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1. First off, poems aren’t magical things that plop from the air and onto your plate, fat and greasy like Grandmother’s dumplings. It might happen, but I wouldn’t count on it.

2. Be open for the unexpected, but be so with purpose. If something comes up, don’t think about how you can turn the adventure into a poem; rather, be in the moment. Be aware of the imagery around you, but try to connect with the people you are with and what you are experiencing. Upon reflection, the important imagery will be magnetized to the emotion you felt in your environment. So often poets forget to live in the moment, trying desperately to fit each experience into a poem, which is impossible and dangerous. Giving context without reflection can often lead to abstraction and generalization, not only with regard to setting, but also to characterization and theme.

3. Read what you hate and find a way to love it, or don’t. Either way, read away from your comfort zone. This won’t only help with voice, syntax, and diction, but it may also provide necessary conditioning for that part of your brain you so often neglect.

4. Take care of yourself. Whether it’s exercise, washing your hands, or eating vegetables, try to make the most out your daily existence. Trust me, drinking and writing do not mix, at least not for long. Pick your vices and cut them in half. Your output will double.

5. Mix up your writing times. My wife is a fiction writer, and she’s on a consistent schedule, but speaking as a poet, I have to write at different times. I get bored easily, so I break it up. Write for an hour, then take a walk, or smoke half a cigarette, or pluck a chicken. If you’re bored or just pissed with a draft, leave it alone. Poems are cats. When they get hungry or want attention, they’ll let you know.

6. Chase things. Imagine you are on a zip line that can go anywhere. Where are you going? What do you see? What do these things have to do with your insecurities, your definitions, you? Also, why are you on a zip line in the first place?

7. Write ugly poems.

8. Stop writing about birds. Poets always write about birds, and I get it, but if you want to write about a bird, dissect it with a hammer.

9. Chances are, you aren’t a genius. If you think you are, I can guarantee you that your friends don’t think so. If they do, dump them. Writers need friends who challenge them. Praise is unhealthy and can lead to stagnant writing. I’m not condoning putting yourself down at every turn or surrounding yourself with that type, but keep any praise in a jar outside of your workspace, and embrace the idea that your writing can get better with honesty and hard work.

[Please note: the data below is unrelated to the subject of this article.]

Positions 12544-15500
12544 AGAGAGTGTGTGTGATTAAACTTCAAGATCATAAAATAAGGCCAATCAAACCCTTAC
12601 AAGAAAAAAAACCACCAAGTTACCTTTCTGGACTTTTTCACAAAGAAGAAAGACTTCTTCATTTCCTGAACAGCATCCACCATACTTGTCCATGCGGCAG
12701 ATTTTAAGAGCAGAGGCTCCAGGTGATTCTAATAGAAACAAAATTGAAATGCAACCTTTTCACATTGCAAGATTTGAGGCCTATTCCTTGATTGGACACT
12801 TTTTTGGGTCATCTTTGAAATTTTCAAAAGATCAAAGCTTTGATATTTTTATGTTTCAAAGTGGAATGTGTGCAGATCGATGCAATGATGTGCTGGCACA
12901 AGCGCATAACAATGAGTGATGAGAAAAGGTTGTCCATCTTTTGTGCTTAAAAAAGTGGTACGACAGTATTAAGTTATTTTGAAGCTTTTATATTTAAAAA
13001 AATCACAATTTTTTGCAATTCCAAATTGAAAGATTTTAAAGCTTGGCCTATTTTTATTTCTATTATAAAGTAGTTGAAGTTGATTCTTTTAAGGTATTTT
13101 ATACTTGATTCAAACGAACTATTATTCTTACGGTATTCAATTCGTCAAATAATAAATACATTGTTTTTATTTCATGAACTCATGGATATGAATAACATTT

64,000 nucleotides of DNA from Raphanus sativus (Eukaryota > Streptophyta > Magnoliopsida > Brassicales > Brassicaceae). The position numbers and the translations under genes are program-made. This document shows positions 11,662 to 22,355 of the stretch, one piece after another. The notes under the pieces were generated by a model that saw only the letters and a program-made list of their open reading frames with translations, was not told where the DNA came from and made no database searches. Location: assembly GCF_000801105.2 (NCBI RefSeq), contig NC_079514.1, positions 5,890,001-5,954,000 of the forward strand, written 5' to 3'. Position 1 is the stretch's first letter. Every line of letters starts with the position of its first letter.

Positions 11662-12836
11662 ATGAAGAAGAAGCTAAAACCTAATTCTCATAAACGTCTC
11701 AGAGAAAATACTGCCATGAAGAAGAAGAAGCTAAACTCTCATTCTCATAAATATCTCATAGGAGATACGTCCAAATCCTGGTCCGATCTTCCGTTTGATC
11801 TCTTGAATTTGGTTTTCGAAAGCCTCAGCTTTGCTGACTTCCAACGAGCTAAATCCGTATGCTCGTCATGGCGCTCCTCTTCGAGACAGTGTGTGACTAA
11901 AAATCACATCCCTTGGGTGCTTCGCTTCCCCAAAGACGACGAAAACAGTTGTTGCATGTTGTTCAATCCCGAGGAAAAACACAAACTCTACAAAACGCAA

10. Know what motivates you. If you have to get pissed off to write, do it, but don’t take it out on other people. That’s bullshit. Be nice to people.

11. Don’t stand in line. Dance with someone you love, and mean it.

12. If you write in a standard form, stop it. It’s boring. I don’t care if it matches some theme or whatever; mix it up. I don’t wear the same black shirt everyday because “I’m making a statement.” Push yourself out of your comfort zone. Disguise a Petrarchan sonnet in the middle of a long poem, and better yet, rock the hell out of it.

13. Stop going to the junkyard. Every poet pulls from old drafts. Sometimes it’s great, can lead to inspiration, or maybe–on the off chance–you revitalize an old draft, but don’t let this become a habit. Stop being afraid to trust your ever-changing self.

14. If you don’t understand your poem, no one else will.

15. Don’t revise. Rewrite. Open up a new document and approach your draft anew. This often helps flush out the garbage sentences and needless stanzas.

16. Now revise.

17. People will read your poems if you send them out. Be professional in every way. Editors will notice.

18. I don’t know why you write poems, but you should.


Kerry James Evans is the author of Bangalore (Copper Canyon). He earned his PhD at Florida State University and his MFA at Southern Illinois University-Carbondale. He lives in Tallahassee, Florida.

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